Design Patterns

Back to Basics : Singleton Design Pattern using System.Lazy type

June 25, 2015 .NET, .NET Framework, .NET Framework 4.5, .NET Framework 4.5.2, .NET Framework 4.6, Back-2-Bascis, BCL(Base Class Library), C#.NET, Codes, Design Patterns, KnowledgeBase, Microsoft, Portable Class Library, Visual Studio 2013, Visual Studio 2015, VisualStudio, VS2010, VS2012, VS2013, VS2015, Windows No comments

This article takes you to a simpler/alternative approach in making a Singleton Design Pattern implementation using System.Lazy class rather that using our traditional approach.

Singleton Design Pattern implementation without lazy initialization:

  • This code is thread safe enabled

<br />
 /// &lt;summary&gt;<br />
    /// Singleton class<br />
    /// &lt;/summary&gt;<br />
    public class AppConfig<br />
    {</p>
<p>        private AppConfig()<br />
        {</p>
<p>        }</p>
<p>        /// &lt;summary&gt;<br />
        /// Gets the current date time.<br />
        /// &lt;/summary&gt;<br />
        /// &lt;value&gt;<br />
        /// The current date time.<br />
        /// &lt;/value&gt;<br />
        public DateTime CurrentDateTime<br />
        {<br />
            get<br />
            {<br />
                return DateTime.Now;<br />
            }<br />
        }<br />
        /// &lt;summary&gt;<br />
        /// The _config<br />
        /// &lt;/summary&gt;<br />
        private static AppConfig _config;</p>
<p>        /// &lt;summary&gt;<br />
        /// The pad lock for maintaining a thread lock.<br />
        /// &lt;/summary&gt;<br />
        private static readonly Object padLock = new object();</p>
<p>        /// &lt;summary&gt;<br />
        /// Gets the instance.<br />
        /// &lt;/summary&gt;<br />
        /// &lt;value&gt;<br />
        /// The instance.<br />
        /// &lt;/value&gt;<br />
        public static AppConfig Instance<br />
        {<br />
            get<br />
            {</p>
<p>                if (_config == null)<br />
                {<br />
                    lock (padLock) // making thread-safe<br />
                    {<br />
                        //{<br />
                        if (_config == null) //second level check to make sure, within the short span, another concurent thread didnt initialize the object.<br />
                        {<br />
                            _config = new AppConfig();<br />
                        }<br />
                    }<br />
                }<br />
                //}</p>
<p>                return _config;<br />
            }<br />
        }<br />
    }<br />

This approach ensures that only one instance is created and only when the instance is needed. Also, the variable is declared to be volatile to ensure that assignment to the instance variable completes before the instance variable can be accessed. Lastly, this approach uses a padLock instance to lock on, rather than locking on the type itself, to avoid deadlocks.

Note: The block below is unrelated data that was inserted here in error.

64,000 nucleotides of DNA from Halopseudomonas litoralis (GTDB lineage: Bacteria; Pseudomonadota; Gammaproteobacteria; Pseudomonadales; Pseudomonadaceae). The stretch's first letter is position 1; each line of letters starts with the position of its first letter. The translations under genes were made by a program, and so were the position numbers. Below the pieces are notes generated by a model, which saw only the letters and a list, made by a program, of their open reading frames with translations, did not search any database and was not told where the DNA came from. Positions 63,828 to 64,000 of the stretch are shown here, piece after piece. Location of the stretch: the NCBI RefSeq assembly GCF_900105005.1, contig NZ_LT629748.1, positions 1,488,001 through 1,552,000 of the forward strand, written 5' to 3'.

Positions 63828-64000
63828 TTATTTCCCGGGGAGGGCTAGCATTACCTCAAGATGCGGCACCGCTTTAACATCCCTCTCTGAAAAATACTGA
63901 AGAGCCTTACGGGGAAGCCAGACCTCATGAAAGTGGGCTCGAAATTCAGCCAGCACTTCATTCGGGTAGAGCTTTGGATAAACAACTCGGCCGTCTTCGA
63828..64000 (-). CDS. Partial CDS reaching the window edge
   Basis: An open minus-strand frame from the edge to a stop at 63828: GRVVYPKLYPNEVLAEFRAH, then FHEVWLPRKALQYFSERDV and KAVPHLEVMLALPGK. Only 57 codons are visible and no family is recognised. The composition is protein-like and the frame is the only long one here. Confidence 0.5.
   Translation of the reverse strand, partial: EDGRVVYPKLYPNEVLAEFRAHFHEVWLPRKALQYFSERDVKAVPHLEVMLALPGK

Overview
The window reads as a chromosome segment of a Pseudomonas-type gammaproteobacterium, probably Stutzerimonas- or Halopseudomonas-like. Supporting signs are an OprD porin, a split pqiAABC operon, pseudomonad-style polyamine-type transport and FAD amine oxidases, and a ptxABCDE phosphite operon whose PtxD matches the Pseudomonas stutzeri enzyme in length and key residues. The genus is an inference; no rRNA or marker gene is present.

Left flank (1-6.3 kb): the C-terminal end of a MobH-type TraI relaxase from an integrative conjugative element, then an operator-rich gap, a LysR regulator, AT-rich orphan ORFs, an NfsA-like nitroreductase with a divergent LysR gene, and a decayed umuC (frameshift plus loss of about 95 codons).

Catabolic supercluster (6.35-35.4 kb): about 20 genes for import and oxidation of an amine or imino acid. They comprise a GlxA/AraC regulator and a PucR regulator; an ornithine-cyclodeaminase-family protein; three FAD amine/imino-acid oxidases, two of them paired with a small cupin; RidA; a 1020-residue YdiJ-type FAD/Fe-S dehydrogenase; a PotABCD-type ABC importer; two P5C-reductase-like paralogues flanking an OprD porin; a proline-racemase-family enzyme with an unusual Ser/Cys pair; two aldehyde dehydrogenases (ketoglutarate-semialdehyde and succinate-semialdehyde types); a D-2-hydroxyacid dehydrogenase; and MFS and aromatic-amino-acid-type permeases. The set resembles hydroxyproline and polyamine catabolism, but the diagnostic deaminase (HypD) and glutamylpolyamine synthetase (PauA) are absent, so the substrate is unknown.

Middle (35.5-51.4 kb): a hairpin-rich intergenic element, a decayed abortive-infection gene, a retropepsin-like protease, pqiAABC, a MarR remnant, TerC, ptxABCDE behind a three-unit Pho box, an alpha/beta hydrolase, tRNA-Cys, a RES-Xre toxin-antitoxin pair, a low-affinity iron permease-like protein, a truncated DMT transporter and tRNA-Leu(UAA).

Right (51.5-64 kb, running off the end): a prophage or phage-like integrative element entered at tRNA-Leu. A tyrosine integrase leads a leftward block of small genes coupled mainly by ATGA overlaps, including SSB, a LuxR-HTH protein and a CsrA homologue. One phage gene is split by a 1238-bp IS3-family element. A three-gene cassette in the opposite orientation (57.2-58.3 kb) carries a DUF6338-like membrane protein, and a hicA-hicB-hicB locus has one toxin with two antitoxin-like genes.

Another variant using Lazy initialization using static constructor and thread safe since initialization is handled during runtime within readonly variable declaration.  This will be thread-safe any ways.

<br />
 /// &lt;summary&gt;<br />
    /// a Simpler version of Singleton class with lazy initialization.<br />
    /// &lt;/summary&gt;<br />
    public class AppConfigLazy1<br />
    {<br />
        // static holder for instance, will not get initialized until first use, due to static contructor.<br />
        private static readonly AppConfigLazy1 _instance = new AppConfigLazy1();</p>
<p>        /// &lt;summary&gt;<br />
        /// Prevents a default instance of the &lt;see cref=&amp;quot;AppConfigLazy1&amp;quot;/&gt; class from being created.<br />
        /// &lt;/summary&gt;<br />
        private AppConfigLazy1()<br />
        {</p>
<p>        }</p>
<p>        /// &lt;summary&gt;<br />
        /// for Lazy Initializes the &lt;see cref=&amp;quot;AppConfigLazy1&amp;quot;/&gt; class.<br />
        /// &lt;/summary&gt;<br />
        static AppConfigLazy1()<br />
        {</p>
<p>        }</p>
<p>        public static AppConfigLazy1 Instance<br />
        {<br />
            get<br />
            {<br />
                return _instance;<br />
            }<br />
        }<br />
    }<br />

Now with .NET 4.0 onwards there is a better way of doing this using .NET Runtime methods using System.Lazy type. System.Lazy type is mainly used in Entity Framework context, but we can use the same in implementing lazy loading where ever we have to deal with memory intensive object or collection of objects.

System.Lazy type  guarantees thread-safe lazy-construction. (By default, all public and protected members of the Lazy class are thread safe and may be used concurrently from multiple threads.)

.NET Framework Support in: 4.6, 4.5, 4

<br />
/// &lt;summary&gt;<br />
    /// a Simpler version of Singleton class with lazy initialization.<br />
    /// &lt;/summary&gt;<br />
    public class AppConfigLazy2<br />
    {<br />
        // static holder for instance, need to use lambda to construct since constructor private<br />